Ravulizumab is eculizumab, Carsten.
They work the same way.
It is the same monoclonal antibody. It has just been modified in a couple of places so that it is effective at blocking C5 , a component in Complement, for longer. Indeed for four times as long as eculizumab for adult treatment.
These “mabs” are not treating the mutations in Complement components. They work on the uncontrolled activity of complement by stopping perfectly good C5 from from being turned into the membrane attack complex that sets off the TMA that leads to the damage in aHUS.
But there is a mutation that has been found in some C5 that would stop both eculizumab and Ravulizumab from working. Each would not be able to attach to this version of C5. C5 would not be blocked and aHUS could not be stopped.
In new aHUS onsets eculizumab is still regarded as treatment of choice because of uncertainties surrounding diagnosis. Shorter treatment intervals means that treatment can be withdrawn quicker if not needed because the patient does not have aHUS or has been diagnosed too late to help them.
No need to have treatment if it cannot work, it would do no good and be a waste of expensive resource.
Once stable on eculizumab treatment, usually a few months after the initial onset, consideration can be given to transition from eculizumab to Ravulizumab.
As you point out, Carsten , Lactate Dehydrogenase or LDH is something that might indicate that the thrombotic microangiopathy, or TMA is no longer manifesting. Blood vessel linings, damaged by aHUS, are repairing as LDH returns to normal levels. Also as you say Carsten kidney function measured by estimated glomerular filtration rate ( eGFR) would be an indicator of clinical stability. CH50 is a test of activity in the classical pathway of Complement, not a specific test for aHUS alone and not reliable in the diagnosis of aHUS. AH50 is a measure of alternative pathway component deficiency. Low levels could indicate some on going aHUS if patient is known to have aHUS and despite eculizumab treatment.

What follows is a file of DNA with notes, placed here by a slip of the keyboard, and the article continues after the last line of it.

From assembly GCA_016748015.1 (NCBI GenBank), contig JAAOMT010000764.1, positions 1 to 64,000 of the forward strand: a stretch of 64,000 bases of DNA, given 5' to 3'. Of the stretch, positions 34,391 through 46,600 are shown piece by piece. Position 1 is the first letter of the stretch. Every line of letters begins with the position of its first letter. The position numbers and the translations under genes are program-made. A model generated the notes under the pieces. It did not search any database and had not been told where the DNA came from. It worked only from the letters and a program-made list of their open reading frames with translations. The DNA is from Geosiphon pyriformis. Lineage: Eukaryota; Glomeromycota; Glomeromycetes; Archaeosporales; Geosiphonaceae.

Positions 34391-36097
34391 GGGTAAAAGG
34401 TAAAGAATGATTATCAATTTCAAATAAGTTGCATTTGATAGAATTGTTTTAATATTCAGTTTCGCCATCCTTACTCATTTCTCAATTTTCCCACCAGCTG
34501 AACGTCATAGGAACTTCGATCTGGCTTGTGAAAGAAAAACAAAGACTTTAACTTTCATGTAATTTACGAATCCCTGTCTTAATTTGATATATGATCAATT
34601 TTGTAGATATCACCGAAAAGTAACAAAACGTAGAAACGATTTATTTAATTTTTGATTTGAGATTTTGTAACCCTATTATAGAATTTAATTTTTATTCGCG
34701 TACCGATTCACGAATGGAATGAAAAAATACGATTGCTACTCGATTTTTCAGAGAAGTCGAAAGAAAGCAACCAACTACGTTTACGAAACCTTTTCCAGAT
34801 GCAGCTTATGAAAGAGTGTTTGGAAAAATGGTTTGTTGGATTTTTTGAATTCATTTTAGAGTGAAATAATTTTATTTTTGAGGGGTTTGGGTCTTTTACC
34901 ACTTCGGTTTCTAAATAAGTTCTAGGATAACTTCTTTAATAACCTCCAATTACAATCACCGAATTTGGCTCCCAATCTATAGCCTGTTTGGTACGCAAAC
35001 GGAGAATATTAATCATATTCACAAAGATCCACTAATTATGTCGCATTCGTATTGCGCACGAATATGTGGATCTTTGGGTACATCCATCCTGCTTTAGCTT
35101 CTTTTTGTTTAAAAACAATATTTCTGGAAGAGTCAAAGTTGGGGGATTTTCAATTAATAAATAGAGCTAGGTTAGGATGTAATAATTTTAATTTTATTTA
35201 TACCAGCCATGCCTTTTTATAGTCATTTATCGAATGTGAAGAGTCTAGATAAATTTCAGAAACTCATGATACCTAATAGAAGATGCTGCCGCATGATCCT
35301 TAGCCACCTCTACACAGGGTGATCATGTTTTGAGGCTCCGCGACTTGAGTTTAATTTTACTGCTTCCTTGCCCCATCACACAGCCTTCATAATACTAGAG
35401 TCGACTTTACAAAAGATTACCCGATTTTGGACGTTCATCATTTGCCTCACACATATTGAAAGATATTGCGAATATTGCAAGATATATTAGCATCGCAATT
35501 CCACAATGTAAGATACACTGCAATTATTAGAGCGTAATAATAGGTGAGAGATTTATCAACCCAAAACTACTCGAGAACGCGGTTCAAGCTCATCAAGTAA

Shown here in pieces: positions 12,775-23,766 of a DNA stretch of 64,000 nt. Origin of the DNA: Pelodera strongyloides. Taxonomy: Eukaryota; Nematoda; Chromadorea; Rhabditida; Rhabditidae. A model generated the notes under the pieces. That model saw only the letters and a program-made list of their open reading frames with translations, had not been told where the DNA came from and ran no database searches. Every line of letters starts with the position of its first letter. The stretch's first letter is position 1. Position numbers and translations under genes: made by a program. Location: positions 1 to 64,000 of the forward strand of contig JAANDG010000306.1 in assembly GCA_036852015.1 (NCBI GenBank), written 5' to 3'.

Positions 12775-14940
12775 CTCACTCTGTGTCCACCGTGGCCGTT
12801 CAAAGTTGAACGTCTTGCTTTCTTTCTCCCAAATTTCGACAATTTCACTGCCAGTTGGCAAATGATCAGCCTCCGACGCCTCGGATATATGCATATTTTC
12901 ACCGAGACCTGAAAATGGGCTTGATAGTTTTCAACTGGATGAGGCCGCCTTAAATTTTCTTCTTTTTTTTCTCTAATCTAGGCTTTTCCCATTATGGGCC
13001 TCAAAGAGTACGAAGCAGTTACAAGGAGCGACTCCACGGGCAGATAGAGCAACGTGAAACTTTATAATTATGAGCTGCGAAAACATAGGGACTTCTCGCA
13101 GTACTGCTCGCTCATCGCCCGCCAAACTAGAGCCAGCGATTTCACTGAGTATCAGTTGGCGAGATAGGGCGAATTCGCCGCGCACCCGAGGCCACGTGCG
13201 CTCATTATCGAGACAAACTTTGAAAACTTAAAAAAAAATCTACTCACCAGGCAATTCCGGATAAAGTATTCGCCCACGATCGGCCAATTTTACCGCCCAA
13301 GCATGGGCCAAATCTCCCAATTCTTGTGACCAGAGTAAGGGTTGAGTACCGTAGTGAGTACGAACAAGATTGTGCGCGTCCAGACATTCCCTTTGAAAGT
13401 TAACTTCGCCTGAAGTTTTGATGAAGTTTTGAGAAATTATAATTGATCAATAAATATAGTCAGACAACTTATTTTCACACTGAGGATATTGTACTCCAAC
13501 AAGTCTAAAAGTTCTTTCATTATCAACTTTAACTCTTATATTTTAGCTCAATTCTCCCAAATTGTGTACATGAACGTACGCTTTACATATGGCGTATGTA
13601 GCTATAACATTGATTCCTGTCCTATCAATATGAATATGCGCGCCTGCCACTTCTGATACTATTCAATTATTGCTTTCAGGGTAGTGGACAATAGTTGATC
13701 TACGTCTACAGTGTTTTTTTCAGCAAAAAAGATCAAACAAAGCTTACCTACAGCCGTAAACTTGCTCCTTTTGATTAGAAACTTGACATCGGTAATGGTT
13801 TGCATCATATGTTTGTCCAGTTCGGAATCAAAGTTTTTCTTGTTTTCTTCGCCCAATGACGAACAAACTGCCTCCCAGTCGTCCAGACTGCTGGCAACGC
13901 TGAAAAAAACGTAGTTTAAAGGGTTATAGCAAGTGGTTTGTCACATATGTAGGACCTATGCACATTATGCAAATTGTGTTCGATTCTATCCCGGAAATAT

C5b-9 , the membrane attack complex, level, has been something of interest to clinicians as a way of telling specifically whether eculizumab is working properly. And if so, it would indicate whether the time was right to transition.
Ravulizumab is much cheaper than eculizumab in price and the volume of drug needed. The logistics of transition need careful management so that everything is in the right place at the right time. But once done it becomes as routine as eculizumab. The two month interval (adults) instead of two week interval is very welcome and hard to believe at first. Life becomes “freer and easier”.
Global Action produced a report on the experiences of patients on the trasition to ravulizumab from eculizumab . A copy can be seen at this LINK .
New technologies to treat aHUS are coming along in the 2020s so this kind of decision will need to be made more and more, Carsten. Not just to ravulizumab but possibly to crovalimab or ipcatopan treatment and maybe others.
Transition will be an important outcome from trials of the new technologies, once it is known that the technologies work. And the views of patients in these trials will be valuable to others.
A confirmed aHUS diagnosis , clinical stability on treatment and transition logistics in place before a decision is made and will determine when to do so.
Article No. 495